North Korea: US and South Korea tried to assassinate Kim Jong Un

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The CIA declined to comment. None of the accusations have been verified.

North Korean leader Kim Jong Un supervised a ballistic rocket launching drill of Hwasong artillery units of the Strategic Force of the KPA on the spot in this undated photo released by North Korea's Korean Central News Agency (KCNA) in Pyongyang March 7, 2017. The individual is also alleged to have received a satellite transponder.

The report alleged that the Central Intelligence Agency, in conjunction with South Korea and a North Korean citizen identified only as Kim, attempted to kill the nation's leader at a recent military parade.

The ministry claimed that the "lethal results" of detonating a bomb packed with such substances would not take effect for six to 12 months.

While the CIA has a notorious history of attempting to execute assassinations of political leaders across the world, the intelligence agency was forced to stop such operations in the 1970s after a Senate inquiry concluded that the policy was counterproductive.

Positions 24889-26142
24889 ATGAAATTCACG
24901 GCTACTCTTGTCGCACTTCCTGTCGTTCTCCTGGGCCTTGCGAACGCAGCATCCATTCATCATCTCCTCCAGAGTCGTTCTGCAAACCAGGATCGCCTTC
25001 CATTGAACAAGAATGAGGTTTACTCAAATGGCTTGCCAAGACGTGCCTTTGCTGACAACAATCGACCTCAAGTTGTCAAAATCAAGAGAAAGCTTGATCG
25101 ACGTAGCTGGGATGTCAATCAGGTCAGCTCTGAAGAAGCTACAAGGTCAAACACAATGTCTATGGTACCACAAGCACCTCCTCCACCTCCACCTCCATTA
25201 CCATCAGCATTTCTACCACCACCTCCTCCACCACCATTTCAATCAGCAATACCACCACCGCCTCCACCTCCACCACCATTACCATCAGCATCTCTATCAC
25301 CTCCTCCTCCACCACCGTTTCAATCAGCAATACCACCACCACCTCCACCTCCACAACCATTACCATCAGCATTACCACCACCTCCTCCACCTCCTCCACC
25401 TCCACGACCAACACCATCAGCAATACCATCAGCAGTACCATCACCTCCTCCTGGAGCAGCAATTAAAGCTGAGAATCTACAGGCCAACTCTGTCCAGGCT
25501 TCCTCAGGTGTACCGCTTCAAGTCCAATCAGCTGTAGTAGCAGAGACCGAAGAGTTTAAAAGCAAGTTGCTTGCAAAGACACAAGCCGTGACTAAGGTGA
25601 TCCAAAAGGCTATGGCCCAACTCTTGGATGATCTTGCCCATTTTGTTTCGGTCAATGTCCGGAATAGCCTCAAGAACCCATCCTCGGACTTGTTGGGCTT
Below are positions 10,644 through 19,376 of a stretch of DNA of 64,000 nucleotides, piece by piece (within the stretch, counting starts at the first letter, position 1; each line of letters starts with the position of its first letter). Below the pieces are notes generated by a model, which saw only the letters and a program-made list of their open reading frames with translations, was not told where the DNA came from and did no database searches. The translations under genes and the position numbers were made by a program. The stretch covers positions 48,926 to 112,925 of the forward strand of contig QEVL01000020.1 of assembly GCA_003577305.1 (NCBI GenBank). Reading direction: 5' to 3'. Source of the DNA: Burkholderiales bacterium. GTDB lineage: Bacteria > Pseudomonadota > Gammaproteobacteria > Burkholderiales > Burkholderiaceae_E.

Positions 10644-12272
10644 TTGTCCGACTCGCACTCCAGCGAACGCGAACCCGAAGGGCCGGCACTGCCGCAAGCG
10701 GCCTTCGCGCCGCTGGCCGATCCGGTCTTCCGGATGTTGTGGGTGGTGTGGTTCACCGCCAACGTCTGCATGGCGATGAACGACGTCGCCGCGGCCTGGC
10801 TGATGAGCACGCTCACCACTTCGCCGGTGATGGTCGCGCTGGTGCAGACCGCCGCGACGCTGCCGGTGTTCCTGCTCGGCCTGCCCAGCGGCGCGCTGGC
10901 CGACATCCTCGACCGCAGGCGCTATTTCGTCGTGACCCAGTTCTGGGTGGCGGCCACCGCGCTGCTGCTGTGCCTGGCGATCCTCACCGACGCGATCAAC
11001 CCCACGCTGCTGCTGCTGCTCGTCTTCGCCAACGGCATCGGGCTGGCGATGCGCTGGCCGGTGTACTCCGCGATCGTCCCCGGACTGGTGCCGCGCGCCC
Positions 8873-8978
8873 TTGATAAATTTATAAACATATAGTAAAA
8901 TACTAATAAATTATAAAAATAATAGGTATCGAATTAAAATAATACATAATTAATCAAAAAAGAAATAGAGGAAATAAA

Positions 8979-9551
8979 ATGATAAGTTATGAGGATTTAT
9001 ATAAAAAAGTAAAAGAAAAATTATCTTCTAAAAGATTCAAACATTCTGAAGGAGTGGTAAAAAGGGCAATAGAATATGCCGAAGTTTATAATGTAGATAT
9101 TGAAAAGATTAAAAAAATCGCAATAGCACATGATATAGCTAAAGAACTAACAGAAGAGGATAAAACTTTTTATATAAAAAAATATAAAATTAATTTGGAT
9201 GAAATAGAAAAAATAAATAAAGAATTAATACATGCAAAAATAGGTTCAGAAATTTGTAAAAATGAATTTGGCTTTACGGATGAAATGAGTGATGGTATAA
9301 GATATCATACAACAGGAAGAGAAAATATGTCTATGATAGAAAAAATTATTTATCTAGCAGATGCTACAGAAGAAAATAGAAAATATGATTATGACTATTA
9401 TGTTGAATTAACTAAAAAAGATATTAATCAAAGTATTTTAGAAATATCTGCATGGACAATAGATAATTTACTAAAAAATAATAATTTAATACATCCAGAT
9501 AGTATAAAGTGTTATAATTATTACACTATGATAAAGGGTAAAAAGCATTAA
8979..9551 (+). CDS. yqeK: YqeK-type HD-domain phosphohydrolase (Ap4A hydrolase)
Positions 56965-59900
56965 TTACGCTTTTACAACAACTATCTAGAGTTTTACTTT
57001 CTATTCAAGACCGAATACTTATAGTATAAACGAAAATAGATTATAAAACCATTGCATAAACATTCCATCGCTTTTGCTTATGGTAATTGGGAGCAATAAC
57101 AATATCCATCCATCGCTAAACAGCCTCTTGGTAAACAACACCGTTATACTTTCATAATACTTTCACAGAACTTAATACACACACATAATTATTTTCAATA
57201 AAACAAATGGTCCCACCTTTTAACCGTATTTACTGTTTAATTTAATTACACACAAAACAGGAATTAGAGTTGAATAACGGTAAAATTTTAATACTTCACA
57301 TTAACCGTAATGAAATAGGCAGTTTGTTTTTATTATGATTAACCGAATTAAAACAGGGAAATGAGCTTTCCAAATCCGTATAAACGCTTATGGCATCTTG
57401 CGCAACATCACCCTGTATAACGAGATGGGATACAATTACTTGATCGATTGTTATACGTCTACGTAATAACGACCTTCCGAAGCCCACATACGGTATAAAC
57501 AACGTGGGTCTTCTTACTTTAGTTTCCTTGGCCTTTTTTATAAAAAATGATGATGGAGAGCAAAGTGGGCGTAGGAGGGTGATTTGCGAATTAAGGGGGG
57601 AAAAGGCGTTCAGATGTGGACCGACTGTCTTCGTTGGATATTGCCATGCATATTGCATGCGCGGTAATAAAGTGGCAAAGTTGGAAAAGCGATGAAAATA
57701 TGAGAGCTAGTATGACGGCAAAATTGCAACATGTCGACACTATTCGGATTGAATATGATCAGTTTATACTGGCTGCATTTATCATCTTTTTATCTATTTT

No details were given in the ministry statement of how the supposed plot was uncovered, or of Kim's fate.

Cui Zhiying, a professor at the Center for Asia-Pacific Studies at Tongji University in Shanghai, said the weird accusation appeared to be just another episode in a "war of words" between the two sides.

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Kim visited military detachments on two islets controlled by North Korea, while forming a strategy against the "South Korean puppet army", state media reported on Friday.

Security and diplomatic experts have consistently advised caution in accepting official North Korean statement at face value.

There is at least one retaliatory plan that includes targeting North Korea's leadership if South Korea feels threatened by nuclear attack.

North Korea conducted an annual military parade on April 15, featuring a display of missiles and overseen by supreme leader Kim and his right-hand men.

The most recent test, which failed, came on Friday following a U.N. Security Council meeting on North Korea, chaired by U.S. Secretary of State Rex Tillerson. Those sanctions - and that tension - could get even tighter if North Korea is added to the USA list of state sponsors of terror. But South Korea has in the past admitted to having plans in place to kill Kim.

One of the countries doing business with North Korea is China, as it supplies almost all of the regime's crude oil, diesel, and jet fuel.

The North Korean regime has a history of fabulist, unfounded claims, and is known for decrying global provocation on its own terms. The North regularly issues threats of military action without following through on them.